For the undisrupted continuity of human race they have been worshipped in the form of creator and protector. A legend says that having created the universe, Bramha was vexed with the problem of its protection and nourishment. So he instilled kindness into woman and so, the mother became His representative on this earth. Even in the females of birds and beasts, the mother became responsible for the security and protection of the progeny. Biologists tell us that there are many female insects and reptiles who give up their lives during the delivery of their progeny. One may see female crabs in the fields. At the time of delivery, their body raptures and dozens of new born crabs start creeping. The existence of the mother comes to an end. In the law of nature, the example of mother crab, sacrificing herself for the happiness of giving birth, is the supreme example.
Decades ago, the late poetess and scholar Mahadevi Verma was addressing a gathering of women. She lamented that inspite of individual, social and official efforts to elevate, the conditions of women have deteriorated. “After being rescued from Ashok Vatika of Ravana, Sita had to undergo the ordeal of ‘fire-test’. But, when for the second time the fire-test was imposed on her, she revilted. By then, Sita was a mother. A mother is above such tests. Nobody can challenge the purity of a mother. She cannot be an object of lust. A woman is the maker of man.” The poetess called upon women, “be a mother, discard your form of being an object of lust. Only then trade and commerce, torture and burning of women will stop.”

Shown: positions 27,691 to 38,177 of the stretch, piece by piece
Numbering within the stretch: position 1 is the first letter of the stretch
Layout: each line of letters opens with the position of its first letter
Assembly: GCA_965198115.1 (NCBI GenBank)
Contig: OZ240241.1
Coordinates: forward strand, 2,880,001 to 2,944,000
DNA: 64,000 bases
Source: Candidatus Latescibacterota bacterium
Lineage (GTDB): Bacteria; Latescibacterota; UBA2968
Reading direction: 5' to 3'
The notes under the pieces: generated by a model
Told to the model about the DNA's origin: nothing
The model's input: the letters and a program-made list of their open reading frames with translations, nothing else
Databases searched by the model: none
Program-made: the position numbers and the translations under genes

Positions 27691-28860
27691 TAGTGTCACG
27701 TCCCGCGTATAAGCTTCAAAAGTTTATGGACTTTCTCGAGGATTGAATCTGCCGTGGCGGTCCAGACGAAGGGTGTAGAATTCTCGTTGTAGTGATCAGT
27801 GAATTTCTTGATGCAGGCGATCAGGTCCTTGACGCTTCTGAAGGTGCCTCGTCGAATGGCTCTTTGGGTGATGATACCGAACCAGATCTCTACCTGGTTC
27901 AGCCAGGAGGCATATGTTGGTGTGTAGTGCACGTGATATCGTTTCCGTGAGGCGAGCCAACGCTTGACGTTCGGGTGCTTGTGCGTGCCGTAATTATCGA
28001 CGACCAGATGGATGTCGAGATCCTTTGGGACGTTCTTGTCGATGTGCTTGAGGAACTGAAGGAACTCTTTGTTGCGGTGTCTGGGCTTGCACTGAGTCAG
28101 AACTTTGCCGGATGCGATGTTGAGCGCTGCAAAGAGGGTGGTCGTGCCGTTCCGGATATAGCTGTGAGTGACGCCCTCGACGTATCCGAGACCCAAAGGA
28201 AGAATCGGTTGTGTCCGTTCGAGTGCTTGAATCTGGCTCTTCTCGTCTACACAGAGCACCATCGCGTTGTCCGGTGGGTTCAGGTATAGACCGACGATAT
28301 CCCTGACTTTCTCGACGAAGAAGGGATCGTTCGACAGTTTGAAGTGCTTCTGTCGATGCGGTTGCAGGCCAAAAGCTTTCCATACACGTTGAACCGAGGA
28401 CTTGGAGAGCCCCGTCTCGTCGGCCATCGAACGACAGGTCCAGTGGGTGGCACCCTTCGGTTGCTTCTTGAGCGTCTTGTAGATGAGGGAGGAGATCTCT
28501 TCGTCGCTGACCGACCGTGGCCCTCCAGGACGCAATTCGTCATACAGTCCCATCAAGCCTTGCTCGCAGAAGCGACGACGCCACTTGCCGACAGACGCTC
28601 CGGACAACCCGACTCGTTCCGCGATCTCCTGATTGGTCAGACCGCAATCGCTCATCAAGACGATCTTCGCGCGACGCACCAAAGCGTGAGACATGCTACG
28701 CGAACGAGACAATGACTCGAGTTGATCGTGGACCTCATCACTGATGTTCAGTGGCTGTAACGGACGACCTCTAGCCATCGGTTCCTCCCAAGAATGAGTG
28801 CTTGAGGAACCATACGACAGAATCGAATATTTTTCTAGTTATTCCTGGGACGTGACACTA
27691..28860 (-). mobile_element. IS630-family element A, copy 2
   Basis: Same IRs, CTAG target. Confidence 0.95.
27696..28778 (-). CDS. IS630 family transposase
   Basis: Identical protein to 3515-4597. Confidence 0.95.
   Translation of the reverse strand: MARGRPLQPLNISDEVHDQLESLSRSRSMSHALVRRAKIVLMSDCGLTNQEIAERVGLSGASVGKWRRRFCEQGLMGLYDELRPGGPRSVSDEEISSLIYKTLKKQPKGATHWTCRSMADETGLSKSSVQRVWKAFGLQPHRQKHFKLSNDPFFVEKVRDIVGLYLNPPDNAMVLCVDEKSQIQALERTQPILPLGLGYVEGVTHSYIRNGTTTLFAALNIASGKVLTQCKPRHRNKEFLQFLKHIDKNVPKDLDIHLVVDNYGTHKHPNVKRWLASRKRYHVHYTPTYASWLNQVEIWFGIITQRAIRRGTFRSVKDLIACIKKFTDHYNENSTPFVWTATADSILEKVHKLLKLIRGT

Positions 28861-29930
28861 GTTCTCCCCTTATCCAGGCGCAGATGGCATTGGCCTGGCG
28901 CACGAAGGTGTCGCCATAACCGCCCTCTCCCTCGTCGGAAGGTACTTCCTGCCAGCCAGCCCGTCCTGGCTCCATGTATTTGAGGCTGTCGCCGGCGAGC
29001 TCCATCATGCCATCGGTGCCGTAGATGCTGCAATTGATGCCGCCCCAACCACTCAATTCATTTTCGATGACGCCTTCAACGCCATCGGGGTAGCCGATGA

There is a story about prophet Momammad. Somebody asked him, “Who should be the first command of our respect?” The prophet replied, “Your mother.” He again asked, “Who next?” Mohammad replied, “Your mother.” Again he asked, “Who next?” He again replied, “Your mother.” When he asked the same question for the fourth time, the prophet replied, “Your father”. It means even in Islam, mother has been placed at the highest pedestal and she is considered the first to command good behaviour from the children.
In Christianity, there’s great emphasis on the devotion towards Mother Mary. The Hindu Shastras have gone to the extent of saying, “If you want to know about dharma, consult the Shastras. If the Shastras are silent, ask the saints and sages. If the saints and sages are not available, ask your mother. A mother is the best authority on dharma.” Here, dharma is a synonym for duty, and verily the mother, as a true well-wisher of her progeny, can impart the correct knowledge of do’s and don’ts. She is always wishing for the welfare of the family, the society and the world at large.